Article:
Sen. Colin Deacon Colin Deacon, the Halifax startup founder turned senator, says Nova Scotia should privatize its venture capital Crown corporation Innovacorp  and instead become a limited partner in a basket of private-sector VC funds. Deacon co-founded BlueLight Analytics in 2009 and was appointed to the senate in June, 2018, where he now serves on the standing committee for banking, trade and commerce. Deacon’s privatization comments came in response to reporting by Entrevestor that Innovacorp's investments are performing so well it hopes to self-finance its operations going forward. He posted on Twitter that now “would be a great time to privatize it” and later detailed his proposal in an interview. “I have a very strong view that the role of government is to catalyze the private sector, not compete with the private sector,” he said. “And so, where there is already an industry in place that can deliver that service, [government should] add to it as an investor. I strongly believe government has a role as a limited partner, but not as a general partner.” Deacon spent nearly a decade running BlueLight, which sold equipment for testing the strength of the specialized lights dentists use to cure resin fillings. Under his leadership, the company inked sales and distribution deals with several large medtech companies and continues to sell its checkMARC technology under a partnership with materials giant 3M that was finalized shortly after Deacon left the business. Innovacorp has historically received funding from the Nova Scotia government about every five years, but last week, Vice President of Investment Andrew Ray said the fund’s portfolio has performed so well that no more government backing is likely to be necessary. Innovacorp runs an “evergeen” fund, meaning it reinvests its profits, rather than returning them to shareholders. Deacon said he believes the concept of Innovacorp is fundamentally flawed because Crown corporations are not necessarily subject to market forces in the same way that private companies are, meaning capital might be allocated less efficiently than it would be at a private fund. He also sees a mismatch between the experiences of Innovacorp execs and the founders they back. “In a startup company, you’re putting everything on the line,” he said. “You don’t have a pension, you don’t have a secure employer, you don’t have a secure job, you don’t have benefits. You’ve got everything on the line. “And the person judging your investment doesn’t. They’ve got a secure government job. They’re well paid, they’re reliably paid, they’ve got benefits and a pension. It’s very different than knocking on the door of a venture capitalist who’s got everything on the line and their own money in the fund.” From an economic perspective, Deacon considers Innovacorp’s dominance in the province’s venture capital landscape to be problematic because it reduces founders’ options for seeking funding. “A smaller market is not helping,” he said. “It's not optimal for startups. Companies... if they've only got one door to walk to and knock on, it’s game over if they’re not successful. “But if they’ve got four or five competitors who are all looking at the same sorts of investments, you can screw up on one and you’ve still got another door or two to knock on.” In lieu of a Crown business like Innovacorp, Deacon suggested that the government invest, for example, $20 million every five years in private sector VC funds with the stipulation that the money be spent exclusively in Nova Scotia. That pace of investment roughly mirrors the rate at which Innovacorp has historically received government funding. “I think the provincial government should invest annually an amount of money to focus on places in the funding spectrum where they need to catalyze more availability of capital -- be it in a certain sector... or they make an investment in a certain fund that’s going to focus on a stage, as they did with helping be the backbone of [early-stage VC firm] Concrete Ventures ,” said Deacon. Deacon was referring to the fact that the Nova Scotia government already acts as a limited partner in Concrete Ventures, as well as Build Ventures and the female-focused Sandpiper Ventures . “Keep going!” he said in a direct message on Twitter. “Stop being a GP [general partner] and keep encouraging the development of existing or growth of new funds by being an active LP [limited partner].”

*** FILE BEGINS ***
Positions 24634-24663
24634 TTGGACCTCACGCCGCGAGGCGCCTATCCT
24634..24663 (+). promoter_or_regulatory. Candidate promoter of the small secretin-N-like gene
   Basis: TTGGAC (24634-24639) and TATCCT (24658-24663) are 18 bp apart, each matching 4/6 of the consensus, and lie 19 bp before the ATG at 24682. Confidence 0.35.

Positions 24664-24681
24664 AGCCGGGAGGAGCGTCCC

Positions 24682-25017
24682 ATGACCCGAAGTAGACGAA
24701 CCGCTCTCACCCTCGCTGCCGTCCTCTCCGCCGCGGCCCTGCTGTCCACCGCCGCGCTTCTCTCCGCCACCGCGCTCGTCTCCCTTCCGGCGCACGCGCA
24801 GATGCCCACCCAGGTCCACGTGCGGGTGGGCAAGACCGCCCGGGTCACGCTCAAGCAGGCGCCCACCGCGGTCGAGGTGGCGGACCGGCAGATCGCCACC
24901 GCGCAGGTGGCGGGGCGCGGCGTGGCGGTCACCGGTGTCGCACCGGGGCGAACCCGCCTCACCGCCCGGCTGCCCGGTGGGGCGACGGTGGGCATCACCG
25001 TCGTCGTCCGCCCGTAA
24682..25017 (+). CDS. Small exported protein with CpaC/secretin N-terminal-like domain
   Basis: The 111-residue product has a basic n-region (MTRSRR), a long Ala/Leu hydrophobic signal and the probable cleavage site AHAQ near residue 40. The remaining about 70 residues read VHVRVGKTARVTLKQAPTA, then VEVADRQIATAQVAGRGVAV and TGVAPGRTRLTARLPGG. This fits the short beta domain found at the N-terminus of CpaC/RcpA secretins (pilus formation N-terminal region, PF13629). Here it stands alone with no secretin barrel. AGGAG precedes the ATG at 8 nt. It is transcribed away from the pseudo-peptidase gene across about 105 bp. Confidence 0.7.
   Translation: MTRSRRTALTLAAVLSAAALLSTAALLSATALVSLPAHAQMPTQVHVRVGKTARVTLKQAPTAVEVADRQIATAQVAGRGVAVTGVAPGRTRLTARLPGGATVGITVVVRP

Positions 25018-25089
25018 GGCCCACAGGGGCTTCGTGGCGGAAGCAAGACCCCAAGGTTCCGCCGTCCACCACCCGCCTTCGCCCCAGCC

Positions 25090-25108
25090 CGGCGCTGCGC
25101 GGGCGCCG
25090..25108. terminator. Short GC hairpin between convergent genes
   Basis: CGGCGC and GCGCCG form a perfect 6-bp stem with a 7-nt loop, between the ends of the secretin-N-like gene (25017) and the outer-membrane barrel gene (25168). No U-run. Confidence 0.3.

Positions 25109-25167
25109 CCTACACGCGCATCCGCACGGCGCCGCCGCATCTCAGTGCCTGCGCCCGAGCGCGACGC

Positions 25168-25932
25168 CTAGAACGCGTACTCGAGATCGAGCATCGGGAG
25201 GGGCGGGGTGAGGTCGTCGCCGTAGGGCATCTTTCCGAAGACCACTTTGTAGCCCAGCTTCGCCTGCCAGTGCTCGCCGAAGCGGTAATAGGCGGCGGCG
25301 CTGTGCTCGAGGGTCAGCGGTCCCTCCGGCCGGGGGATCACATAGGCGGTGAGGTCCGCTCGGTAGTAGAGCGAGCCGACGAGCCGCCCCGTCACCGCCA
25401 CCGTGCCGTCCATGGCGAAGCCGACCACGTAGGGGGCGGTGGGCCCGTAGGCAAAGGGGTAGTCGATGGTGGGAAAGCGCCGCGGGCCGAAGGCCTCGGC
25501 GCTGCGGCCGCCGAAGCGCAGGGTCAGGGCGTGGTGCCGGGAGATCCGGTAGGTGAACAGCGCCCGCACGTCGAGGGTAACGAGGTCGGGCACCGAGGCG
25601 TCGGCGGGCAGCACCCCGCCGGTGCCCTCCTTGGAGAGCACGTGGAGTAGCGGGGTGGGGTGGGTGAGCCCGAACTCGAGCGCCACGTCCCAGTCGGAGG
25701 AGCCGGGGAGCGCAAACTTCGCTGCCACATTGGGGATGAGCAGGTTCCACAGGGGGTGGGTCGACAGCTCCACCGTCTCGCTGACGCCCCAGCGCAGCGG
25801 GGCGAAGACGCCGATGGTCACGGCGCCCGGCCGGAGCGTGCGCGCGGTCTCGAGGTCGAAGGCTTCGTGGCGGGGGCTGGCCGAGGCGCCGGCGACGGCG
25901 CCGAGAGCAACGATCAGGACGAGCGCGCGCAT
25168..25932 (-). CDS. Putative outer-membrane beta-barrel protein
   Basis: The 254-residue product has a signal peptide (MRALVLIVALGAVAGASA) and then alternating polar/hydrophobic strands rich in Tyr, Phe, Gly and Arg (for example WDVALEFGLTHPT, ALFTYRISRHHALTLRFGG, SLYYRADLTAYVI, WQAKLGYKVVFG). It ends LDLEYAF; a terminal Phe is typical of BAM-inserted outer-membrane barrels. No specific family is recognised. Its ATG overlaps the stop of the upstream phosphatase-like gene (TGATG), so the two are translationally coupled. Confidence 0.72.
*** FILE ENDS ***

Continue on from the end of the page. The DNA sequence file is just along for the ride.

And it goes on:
BlueLight Analytics Frequently Asked Questions (FAQ)

  • When was BlueLight Analytics founded?

    BlueLight Analytics was founded in 2009.

  • Where is BlueLight Analytics's headquarters?

    BlueLight Analytics's headquarters is located at 24-2625 Joseph Howe Dr, Halifax.

  • What is BlueLight Analytics's latest funding round?

    BlueLight Analytics's latest funding round is Series A.

  • How much did BlueLight Analytics raise?

    BlueLight Analytics raised a total of $2.26M.

  • Who are the investors of BlueLight Analytics?

    Investors of BlueLight Analytics include Innovacorp and Crédit Mutuel Equity.